CAIRO, AUG. 14 -- Syrian troops were expected to arrive in Saudi Arabia on Wednesday to join 3,000 Egyptian soldiers as part of an Arab military force mandated by the Arab League to defend the oil-rich desert kingdom against a possible attack by Iraqi forces occupying neighboring Kuwait.

U.S., British and other international forces also continued to arrive and take up positions to protect the Arabian Peninsula and its oil fields.

Diplomatic sources in Riyadh, the Saudi capital, were quoted by the Associated Press as saying the first Syrian units landed early this morning in northeast Saudi Arabia.

However, officials in Damascus, the Syrian capital, and Washington would not confirm the troop movement reports from Riyadh.

Syrian President Hafez Assad is a longtime, bitter enemy of Iraqi President Saddam Hussein, and supported Iran in its eight-year war with Iraq. But Syria and the United States have long been at odds over Assad's harboring of terrorists and the presence of Syrian troops in Lebanon.

John Kelly, assistant secretary of state for Middle East affairs, met in Damascus today with Syrian Foreign Minister Farouk Charaa and said in a statement afterward that the two had discussed "the importance of the U.N. Security Council's resolutions" calling for a worldwide economic embargo on Iraq because of its invasion of Kuwait on Aug. 2 and subsequent annexation of the emirate.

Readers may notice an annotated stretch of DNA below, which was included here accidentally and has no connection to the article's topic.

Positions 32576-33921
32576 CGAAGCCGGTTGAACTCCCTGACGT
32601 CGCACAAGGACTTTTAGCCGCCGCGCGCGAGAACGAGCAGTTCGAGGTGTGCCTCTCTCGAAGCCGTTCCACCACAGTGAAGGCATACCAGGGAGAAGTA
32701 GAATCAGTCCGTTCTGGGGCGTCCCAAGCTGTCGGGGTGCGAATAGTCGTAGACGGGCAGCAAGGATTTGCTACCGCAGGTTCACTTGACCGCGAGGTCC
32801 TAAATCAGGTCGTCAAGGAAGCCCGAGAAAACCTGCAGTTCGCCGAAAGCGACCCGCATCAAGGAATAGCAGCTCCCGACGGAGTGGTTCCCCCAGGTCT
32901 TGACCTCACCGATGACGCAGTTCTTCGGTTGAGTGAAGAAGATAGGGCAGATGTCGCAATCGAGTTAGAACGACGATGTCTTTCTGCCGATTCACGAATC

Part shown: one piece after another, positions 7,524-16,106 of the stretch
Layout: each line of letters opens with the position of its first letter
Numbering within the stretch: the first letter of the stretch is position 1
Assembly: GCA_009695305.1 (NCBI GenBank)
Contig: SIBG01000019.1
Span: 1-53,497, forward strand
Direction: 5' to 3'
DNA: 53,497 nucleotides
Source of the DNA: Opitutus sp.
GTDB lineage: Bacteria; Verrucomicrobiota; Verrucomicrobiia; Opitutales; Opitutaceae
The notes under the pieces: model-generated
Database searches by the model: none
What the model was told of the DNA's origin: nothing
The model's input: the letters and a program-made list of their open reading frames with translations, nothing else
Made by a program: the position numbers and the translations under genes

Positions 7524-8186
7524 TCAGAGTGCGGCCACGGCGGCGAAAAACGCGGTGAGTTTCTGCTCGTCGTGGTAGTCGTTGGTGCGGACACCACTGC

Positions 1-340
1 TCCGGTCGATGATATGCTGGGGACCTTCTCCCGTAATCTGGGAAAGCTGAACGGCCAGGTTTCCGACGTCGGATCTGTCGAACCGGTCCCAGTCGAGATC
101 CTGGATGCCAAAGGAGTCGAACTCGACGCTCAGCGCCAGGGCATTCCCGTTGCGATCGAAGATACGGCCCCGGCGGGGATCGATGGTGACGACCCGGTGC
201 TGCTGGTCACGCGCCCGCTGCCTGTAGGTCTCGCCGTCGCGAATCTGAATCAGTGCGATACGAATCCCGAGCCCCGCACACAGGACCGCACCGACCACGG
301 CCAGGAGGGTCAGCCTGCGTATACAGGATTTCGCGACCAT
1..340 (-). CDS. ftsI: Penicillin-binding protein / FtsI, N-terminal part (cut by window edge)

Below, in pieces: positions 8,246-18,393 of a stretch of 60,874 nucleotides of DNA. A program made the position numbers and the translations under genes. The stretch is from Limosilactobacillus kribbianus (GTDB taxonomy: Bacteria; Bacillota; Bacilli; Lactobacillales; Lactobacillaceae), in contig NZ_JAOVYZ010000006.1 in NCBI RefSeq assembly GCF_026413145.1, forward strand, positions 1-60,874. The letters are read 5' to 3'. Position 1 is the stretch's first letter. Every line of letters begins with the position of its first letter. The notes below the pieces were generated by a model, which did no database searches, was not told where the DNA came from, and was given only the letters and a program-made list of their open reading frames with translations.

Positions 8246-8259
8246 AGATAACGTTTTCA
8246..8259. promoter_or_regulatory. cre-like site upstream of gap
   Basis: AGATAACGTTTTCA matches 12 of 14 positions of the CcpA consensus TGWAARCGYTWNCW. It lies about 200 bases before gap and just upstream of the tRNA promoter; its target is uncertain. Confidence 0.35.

In the latest indication that the U.N. embargo was beginning to affect Iraqi trade, authorities in the United Arab Emirates refused permission for an Iraqi freighter, despite repeated appeals from the captain, to enter the port of Dubai. The al-Abid stood anchored three miles outside the Dubai breakwater, shipping sources told the Associated Press. Another Iraqi freighter also waited off Dubai, the sources said.

Diplomatic sources in the United Arab Emirates told the AP that the country's ports had quietly stopped accepting Iraqi tankers or freighters, but the government has made no announcement.

Roads in Saudi Arabia near Hafar Batin, about 60 miles southwest of the Kuwaiti border, were reported to be clogged with troops from the multinational forces as they poured into the region to take up defensive positions near a major Saudi air base. At least 10,000 American soldiers are reported to be in Saudi Arabia, and huge transport planes were ferrying in troops and supplies at the rate of one plane every 10 minutes, according to the U.S. military command in Saudi Arabia.

Military sources here said another contingent of Egyptian army commandos would be airlifted into Saudi Arabia early Wednesday.

One senior Egyptian military intelligence official said that, depending on the Saudis' requests, the Cairo command was prepared to send three or four divisions, including armored and mechanized infantry divisions.

Defense officials in Cairo said that Morocco had received funding from Saudi Arabia for the past two years to train and equip a unit of 7,000 troops with the understanding that the troops would be available to the Saudis if needed, the Los Angeles Times reported. It is anticipated that many or all of those forces will be deployed in the Saudi desert, the officials said.